During November 2010, FinCEN issued a final rule and accompanying guidance regarding the confidentiality of SARs. The rule reiterates the confidential nature of SARs, noting that a SAR (and information that would reveal the existence of a SAR) cannot be disclosed by government officials as well as reporting financial institutions. The guidance makes it easier for financial institutions to share information related to SARs with affiliates as long as those affiliates are linked under a common ownership structure.
The regulations clarify the scope of the statutory prohibition against disclosure by a financial institution or by a government agency of a SAR or any information that would reveal the existence of a SAR.
The related advisory, Maintaining the Confidentiality of SARs, is intended for all BSA stakeholders: Federal and State regulatory agencies, law enforcement, self-regulatory organizations, and financial institutions. The advisory emphasizes the importance of confidentiality for maintaining a vigorous suspicious activity reporting regime, and intends to help focus BSA stakeholders to be vigilant in managing information sharing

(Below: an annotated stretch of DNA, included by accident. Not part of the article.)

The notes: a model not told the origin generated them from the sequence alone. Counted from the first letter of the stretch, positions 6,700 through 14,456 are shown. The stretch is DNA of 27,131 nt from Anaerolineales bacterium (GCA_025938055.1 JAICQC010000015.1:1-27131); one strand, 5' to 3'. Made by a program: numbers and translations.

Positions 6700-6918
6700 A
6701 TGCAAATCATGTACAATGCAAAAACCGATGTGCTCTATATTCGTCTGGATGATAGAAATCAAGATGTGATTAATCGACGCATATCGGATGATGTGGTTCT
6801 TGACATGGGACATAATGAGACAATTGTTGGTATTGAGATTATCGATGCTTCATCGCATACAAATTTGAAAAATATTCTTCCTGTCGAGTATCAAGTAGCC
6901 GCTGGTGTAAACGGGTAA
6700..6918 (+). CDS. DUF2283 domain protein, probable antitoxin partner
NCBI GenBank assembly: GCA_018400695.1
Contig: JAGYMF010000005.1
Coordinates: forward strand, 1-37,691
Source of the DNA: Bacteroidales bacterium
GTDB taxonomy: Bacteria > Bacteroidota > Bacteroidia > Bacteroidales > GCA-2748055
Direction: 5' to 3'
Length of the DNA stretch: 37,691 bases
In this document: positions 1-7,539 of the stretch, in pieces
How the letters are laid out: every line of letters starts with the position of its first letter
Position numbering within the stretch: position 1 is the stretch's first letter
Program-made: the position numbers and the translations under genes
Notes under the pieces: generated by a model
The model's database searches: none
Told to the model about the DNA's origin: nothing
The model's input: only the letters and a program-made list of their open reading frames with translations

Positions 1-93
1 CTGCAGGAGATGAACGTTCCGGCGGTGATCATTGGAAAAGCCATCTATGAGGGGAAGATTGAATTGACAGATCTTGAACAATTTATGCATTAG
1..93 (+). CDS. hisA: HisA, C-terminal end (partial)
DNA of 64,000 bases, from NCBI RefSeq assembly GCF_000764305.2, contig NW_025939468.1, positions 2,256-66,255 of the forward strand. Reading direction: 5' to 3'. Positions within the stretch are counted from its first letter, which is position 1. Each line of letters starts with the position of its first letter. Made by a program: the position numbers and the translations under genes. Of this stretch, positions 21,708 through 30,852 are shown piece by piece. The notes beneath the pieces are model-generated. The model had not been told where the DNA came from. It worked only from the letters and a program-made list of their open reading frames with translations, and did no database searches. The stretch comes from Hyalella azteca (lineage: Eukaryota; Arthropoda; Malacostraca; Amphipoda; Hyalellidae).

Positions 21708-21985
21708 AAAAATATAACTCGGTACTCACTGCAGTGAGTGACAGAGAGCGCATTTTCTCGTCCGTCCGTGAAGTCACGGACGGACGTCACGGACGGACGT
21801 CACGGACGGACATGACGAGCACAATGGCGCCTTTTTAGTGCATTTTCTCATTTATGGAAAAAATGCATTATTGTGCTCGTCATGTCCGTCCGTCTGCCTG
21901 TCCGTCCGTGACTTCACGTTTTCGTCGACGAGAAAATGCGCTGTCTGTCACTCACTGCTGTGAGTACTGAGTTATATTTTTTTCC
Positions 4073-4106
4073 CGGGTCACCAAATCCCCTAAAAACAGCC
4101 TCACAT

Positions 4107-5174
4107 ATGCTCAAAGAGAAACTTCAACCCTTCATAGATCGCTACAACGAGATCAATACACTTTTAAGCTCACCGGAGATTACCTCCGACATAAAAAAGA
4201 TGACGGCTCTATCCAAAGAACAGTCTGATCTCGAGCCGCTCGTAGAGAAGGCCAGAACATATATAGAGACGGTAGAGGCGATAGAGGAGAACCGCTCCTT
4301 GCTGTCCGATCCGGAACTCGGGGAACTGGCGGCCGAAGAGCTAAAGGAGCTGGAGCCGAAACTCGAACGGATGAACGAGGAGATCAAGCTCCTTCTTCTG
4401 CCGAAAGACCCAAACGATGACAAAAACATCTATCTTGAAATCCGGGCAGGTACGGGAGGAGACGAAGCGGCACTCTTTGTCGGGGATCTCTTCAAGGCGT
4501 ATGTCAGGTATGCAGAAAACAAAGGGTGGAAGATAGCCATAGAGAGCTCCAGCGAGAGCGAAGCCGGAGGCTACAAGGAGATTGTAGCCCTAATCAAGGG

Find FinCENís responses to public comments received on the guidance as it was proposed and additional information regarding the effective date and the rationale for the guidance in FinCENís Notice of Availability of Final Interpretative Guidance.
In December 2010, FinCEN announced a proposal that non-bank residential mortgage lenders and originators establish anti-money laundering (AML) programs and comply with SAR regulations. Under current FinCEN regulations, the only mortgage originators that are required to file SARs are banks and insured depository institutions. The proposal would close a regulatory gap that allows other originators, such as mortgage brokers and mortgage lenders not affiliated with banks, to avoid having AML and SAR filing obligations. FinCEN believes that new regulations requiring non-bank residential mortgage lenders and originators to adopt AML programs and report suspicious transactions would be consistent with their due diligence and information collection processes to assess creditworthiness in lending, and could augment FinCEN's initiatives in this area.